After a couple of hours of hard hiking, we reach a ridge marked by weird boulder formations and some rock overhangs. Cresting this, the trail drops down, and we see skeletal oaks against the sky, with more cool boulders to the west beneath a carpet of green winter grass.

We did not make our little goal to get to the top of the ‘Deck because we wandered among the hills and rocks here, looking for marine fossils and relishing the slow travel method. Looking to the east, we noticed the so-called backside of 6,600-foot San Rafael Mountain and some small patches of snow.

Snow dusts San Rafael Mountain.
Snow dusts San Rafael Mountain. (Dan McCaslin / Noozhawk photo)

As we angled west, we could see the white “Castle Crags” pointed formation in the distance, and as rumor had it, there was an ancient pictograph in an obscure little cavern. Crazy Peter found the one shown in the photo, but it was extremely hard to detect, and it required the camera flash to highlight the archetypal checkerboard design in red.

Checkerboard designs go all the way back to the Greek Geometric Age in Europe, about 700 B.C.E., and even earlier. I am not claiming a direct connection, of course, but the migraine-based hallucinations painted by local Stone Age shamans are just like those depicted in Archaic Age Greece, ancient Persian ceramics (1500 B.C.E.) and in many other regions on Earth.

None of us suffered the burden of a cellphone (reception poor here anyway), or missed our WiFi connections or tech impedimenta.

Boyle asserts, “When you’re connected to WiFi, you’re disconnected from life.”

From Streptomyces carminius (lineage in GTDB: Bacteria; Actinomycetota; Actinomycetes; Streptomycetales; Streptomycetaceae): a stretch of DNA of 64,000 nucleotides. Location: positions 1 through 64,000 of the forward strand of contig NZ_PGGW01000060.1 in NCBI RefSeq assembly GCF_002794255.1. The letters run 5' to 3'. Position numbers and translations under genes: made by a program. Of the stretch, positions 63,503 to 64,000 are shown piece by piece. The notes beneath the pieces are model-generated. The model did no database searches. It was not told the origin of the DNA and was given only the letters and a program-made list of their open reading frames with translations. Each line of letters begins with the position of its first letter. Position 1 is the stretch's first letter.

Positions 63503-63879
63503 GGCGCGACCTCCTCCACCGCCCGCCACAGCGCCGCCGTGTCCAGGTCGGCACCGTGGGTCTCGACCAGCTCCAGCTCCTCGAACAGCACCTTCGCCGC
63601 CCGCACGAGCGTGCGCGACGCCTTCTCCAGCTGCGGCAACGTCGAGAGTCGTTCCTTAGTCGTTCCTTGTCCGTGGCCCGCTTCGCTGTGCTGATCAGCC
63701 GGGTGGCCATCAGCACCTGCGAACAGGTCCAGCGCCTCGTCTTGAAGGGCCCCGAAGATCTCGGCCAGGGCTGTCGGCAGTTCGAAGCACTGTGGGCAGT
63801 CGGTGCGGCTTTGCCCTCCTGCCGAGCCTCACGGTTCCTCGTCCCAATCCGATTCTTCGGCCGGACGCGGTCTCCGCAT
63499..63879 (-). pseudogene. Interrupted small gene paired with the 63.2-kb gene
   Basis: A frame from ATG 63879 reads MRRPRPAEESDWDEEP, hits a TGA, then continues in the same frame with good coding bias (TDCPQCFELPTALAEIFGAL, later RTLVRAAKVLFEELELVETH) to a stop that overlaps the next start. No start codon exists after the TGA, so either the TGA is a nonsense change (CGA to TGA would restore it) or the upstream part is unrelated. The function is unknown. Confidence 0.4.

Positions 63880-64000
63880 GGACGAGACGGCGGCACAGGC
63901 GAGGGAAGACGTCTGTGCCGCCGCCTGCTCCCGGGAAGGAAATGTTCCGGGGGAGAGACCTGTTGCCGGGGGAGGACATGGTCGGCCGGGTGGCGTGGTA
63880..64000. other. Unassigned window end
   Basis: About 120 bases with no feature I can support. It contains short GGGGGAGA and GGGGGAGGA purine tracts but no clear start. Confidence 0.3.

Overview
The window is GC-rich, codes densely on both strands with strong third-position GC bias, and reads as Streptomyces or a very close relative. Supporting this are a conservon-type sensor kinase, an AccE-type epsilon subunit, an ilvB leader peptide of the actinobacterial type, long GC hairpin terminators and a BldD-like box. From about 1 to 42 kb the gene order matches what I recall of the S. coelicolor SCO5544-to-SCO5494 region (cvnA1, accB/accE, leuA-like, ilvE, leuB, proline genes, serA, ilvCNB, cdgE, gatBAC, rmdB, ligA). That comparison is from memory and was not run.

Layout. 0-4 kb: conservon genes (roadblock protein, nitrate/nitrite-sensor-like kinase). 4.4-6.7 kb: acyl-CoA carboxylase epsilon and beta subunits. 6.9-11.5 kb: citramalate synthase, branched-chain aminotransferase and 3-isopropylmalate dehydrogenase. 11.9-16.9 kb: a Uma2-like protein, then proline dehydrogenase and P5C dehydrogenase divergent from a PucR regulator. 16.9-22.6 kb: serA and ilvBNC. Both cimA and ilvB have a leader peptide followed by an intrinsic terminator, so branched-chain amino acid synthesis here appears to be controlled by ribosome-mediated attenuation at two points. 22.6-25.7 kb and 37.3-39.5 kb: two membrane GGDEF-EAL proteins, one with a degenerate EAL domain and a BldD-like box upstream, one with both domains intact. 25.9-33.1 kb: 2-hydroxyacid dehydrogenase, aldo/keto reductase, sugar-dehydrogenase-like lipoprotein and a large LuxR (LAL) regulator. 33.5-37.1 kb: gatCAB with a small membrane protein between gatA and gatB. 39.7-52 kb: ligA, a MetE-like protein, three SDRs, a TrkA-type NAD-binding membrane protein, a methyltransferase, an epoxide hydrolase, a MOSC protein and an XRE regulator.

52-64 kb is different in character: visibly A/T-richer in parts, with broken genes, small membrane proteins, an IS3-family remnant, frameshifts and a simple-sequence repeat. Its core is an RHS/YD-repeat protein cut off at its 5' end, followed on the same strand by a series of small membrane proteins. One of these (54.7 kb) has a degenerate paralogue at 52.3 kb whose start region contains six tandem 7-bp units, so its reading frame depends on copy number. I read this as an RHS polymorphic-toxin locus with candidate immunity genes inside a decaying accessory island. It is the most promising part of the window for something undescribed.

When I’m back in the San Rafael Wilderness, especially if backpacking for a few days, I realize clearly how boring these digital age curses really are. And who can now trust Facebook? Life out here is really simple — yet intriguingly complex at the same time.

A pictograph with an archetypal checkerboard design in red is found in an obscure cavern. Click to view larger
A pictograph with an archetypal checkerboard design in red is found in an obscure cavern. (Dan McCaslin / Noozhawk photo)

In the old days at my school, we sold conservation through the three Rs of reduce, reuse and recycle. Boyle contends that today’s climate-catastrophe generation must intensify this approach with three new Rs: resist, revolt and rewild.

As we make efforts to rewild the dwindling natural landscapes, we simultaneously work at rewilding ourselves. When Mother Gaia wracks Montecito with terrifying debris flows (Jan. 9), She is also rewilding part of that landscape and altering it permanently. For the many in Montecito who suffered then, and through subsequent rain evacuations, we might consider that their temporary PTSD-like traumas also equate to a form of individual “rewilding.”

We cannot always count on civilization’s defenses to hold off the raging storms or withstand strong earthquakes, for example. We are all learning that “life is an unceasing tradeoff between comfort and feeling fully alive.”

You will feel fully alive and highly energetic by making this eight-mile hike up toward the Hurricane Deck in our wild and crazy San Rafael Wilderness. With additional preparation, sturdy children from age 8 or older can make this trek.


» Drive up Highway 154 past Lake Cachuma. Turn right on Armour Ranch Road just past the concrete Santa Ynez River bridge. In about a mile, turn right again on Happy Canyon Road and drive to the end (Nira Camp). Park on the high bench above the Manzana Creek, about a quarter-mile west of Nira Camp itself. Note: After heavy rain, click here to check with the U.S. Forest Service to verify this road is open (there is a two-mile dirt stretch).

— Dan McCaslin is the author of Stone Anchors in Antiquity, and has written extensively about the local backcountry. He serves as an archaeological site steward for the U.S. Forest Service in the Los Padres National Forest. He welcomes reader ideas for future Noozhawk columns, and can be reached at .(JavaScript must be enabled to view this email address). Click here to read additional columns. The opinions expressed are his own.